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Learn Mem. 2008 Jul 14;15(7):492-500. doi: 10.1101/lm.969608. Print 2008 Jul.

Preservation of long-term memory and synaptic plasticity despite short-term impairments in the Tc1 mouse model of Down syndrome.

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Division of Neurophysiology, National Institute for Medical Research, London NW7 1AA, United Kingdom.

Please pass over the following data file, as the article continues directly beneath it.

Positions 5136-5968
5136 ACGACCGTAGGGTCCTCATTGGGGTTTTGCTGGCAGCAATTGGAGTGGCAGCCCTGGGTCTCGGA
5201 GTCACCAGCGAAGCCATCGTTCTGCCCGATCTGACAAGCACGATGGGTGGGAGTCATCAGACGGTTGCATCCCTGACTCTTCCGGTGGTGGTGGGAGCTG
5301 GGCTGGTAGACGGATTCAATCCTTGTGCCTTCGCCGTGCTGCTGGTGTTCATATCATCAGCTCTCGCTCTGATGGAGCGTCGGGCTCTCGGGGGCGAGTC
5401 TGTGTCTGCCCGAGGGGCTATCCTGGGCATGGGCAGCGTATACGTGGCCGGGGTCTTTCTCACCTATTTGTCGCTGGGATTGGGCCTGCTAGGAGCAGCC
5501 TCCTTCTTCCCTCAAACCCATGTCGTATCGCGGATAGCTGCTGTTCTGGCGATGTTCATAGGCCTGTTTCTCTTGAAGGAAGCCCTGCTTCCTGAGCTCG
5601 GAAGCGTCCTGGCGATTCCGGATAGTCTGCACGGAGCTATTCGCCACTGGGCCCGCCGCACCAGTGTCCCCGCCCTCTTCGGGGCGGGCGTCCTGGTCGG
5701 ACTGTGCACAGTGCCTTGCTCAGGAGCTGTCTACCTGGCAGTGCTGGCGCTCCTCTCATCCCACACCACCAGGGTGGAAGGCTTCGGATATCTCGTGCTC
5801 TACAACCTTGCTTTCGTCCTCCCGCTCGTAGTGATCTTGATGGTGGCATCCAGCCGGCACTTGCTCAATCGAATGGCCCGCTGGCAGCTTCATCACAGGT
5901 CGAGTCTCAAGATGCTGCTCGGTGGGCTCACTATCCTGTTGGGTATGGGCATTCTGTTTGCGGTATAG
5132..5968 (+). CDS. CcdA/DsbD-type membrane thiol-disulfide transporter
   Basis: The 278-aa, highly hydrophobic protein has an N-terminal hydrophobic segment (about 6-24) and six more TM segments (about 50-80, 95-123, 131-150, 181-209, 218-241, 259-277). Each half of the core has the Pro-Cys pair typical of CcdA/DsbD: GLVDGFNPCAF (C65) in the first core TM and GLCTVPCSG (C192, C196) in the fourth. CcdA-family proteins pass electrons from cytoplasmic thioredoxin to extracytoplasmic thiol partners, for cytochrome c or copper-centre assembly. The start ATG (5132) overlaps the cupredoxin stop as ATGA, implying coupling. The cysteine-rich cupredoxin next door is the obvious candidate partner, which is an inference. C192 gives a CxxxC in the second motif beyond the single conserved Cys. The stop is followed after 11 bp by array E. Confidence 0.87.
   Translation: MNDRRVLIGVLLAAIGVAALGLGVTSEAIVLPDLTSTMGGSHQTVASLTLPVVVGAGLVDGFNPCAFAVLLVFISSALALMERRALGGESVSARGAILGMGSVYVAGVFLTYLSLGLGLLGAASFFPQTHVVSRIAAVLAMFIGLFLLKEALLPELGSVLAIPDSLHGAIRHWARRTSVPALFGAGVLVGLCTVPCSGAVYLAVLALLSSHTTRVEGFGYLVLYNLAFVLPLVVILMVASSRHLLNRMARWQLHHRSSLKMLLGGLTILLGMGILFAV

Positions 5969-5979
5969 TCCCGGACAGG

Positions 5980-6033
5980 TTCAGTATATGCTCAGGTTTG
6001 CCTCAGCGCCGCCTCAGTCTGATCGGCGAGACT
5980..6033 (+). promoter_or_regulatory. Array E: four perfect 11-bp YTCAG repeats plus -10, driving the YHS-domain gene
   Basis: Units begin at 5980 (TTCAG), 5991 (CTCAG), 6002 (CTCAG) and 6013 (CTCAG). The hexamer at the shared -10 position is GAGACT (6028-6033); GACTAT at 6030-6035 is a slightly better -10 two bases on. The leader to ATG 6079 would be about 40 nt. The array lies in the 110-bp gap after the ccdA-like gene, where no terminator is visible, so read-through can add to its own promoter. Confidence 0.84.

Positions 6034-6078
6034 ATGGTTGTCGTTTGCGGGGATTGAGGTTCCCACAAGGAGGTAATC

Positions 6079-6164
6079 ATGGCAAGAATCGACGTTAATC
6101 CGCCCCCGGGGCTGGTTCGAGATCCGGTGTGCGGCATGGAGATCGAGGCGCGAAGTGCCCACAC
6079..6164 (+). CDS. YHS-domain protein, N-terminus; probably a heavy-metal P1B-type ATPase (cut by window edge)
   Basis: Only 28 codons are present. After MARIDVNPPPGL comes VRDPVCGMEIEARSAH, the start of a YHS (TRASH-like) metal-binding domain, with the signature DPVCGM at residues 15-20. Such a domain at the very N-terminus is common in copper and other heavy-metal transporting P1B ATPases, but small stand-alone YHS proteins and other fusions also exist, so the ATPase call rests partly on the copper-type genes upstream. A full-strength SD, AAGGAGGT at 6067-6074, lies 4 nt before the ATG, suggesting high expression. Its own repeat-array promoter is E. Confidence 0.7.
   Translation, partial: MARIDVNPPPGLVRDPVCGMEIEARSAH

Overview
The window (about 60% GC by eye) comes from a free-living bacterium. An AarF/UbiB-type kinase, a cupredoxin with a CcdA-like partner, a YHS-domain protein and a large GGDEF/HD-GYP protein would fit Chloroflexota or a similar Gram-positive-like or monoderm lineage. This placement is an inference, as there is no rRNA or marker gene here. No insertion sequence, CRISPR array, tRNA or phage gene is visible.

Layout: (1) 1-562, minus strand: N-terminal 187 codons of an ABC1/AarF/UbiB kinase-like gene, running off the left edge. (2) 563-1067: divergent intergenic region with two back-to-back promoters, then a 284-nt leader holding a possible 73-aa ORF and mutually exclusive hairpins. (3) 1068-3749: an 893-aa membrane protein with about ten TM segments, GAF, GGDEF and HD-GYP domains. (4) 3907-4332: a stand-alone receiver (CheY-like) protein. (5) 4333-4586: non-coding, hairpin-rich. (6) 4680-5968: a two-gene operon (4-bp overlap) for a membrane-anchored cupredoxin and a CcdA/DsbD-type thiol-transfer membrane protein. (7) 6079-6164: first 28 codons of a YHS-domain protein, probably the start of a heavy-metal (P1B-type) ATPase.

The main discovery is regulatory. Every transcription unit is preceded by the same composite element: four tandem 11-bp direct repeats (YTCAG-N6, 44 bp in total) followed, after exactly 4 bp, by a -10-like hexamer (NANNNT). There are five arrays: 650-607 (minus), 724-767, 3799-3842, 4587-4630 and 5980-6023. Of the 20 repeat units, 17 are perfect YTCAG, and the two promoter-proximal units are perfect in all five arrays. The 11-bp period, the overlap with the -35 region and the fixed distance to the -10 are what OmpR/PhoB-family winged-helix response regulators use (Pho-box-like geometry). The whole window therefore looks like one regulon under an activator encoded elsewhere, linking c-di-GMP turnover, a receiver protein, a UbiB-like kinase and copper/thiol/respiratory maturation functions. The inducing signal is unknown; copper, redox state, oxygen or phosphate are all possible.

Down syndrome (DS) is a genetic disorder arising from the presence of a third copy of the human chromosome 21 (Hsa21). Recently, O'Doherty and colleagues in an earlier study generated a new genetic mouse model of DS (Tc1) that carries an almost complete Hsa21. Since DS is the most common genetic cause of mental retardation, we have undertaken a detailed analysis of cognitive function and synaptic plasticity in Tc1 mice. Here we show that Tc1 mice have impaired spatial working memory (WM) but spared long-term spatial reference memory (RM) in the Morris watermaze. Similarly, Tc1 mice are selectively impaired in short-term memory (STM) but have intact long-term memory (LTM) in the novel object recognition task. The pattern of impaired STM and normal LTM is paralleled by a corresponding phenotype in long-term potentiation (LTP). Freely-moving Tc1 mice exhibit reduced LTP 1 h after induction but normal maintenance over days in the dentate gyrus of the hippocampal formation. Biochemical analysis revealed a reduction in membrane surface expression of the AMPAR (alpha-amino-3-hydroxy-5-methyl-4-propionic acid receptor) subunit GluR1 in the hippocampus of Tc1 mice, suggesting a potential mechanism for the impairment in early LTP. Our observations also provide further evidence that STM and LTM for hippocampus-dependent tasks are subserved by parallel processing streams.

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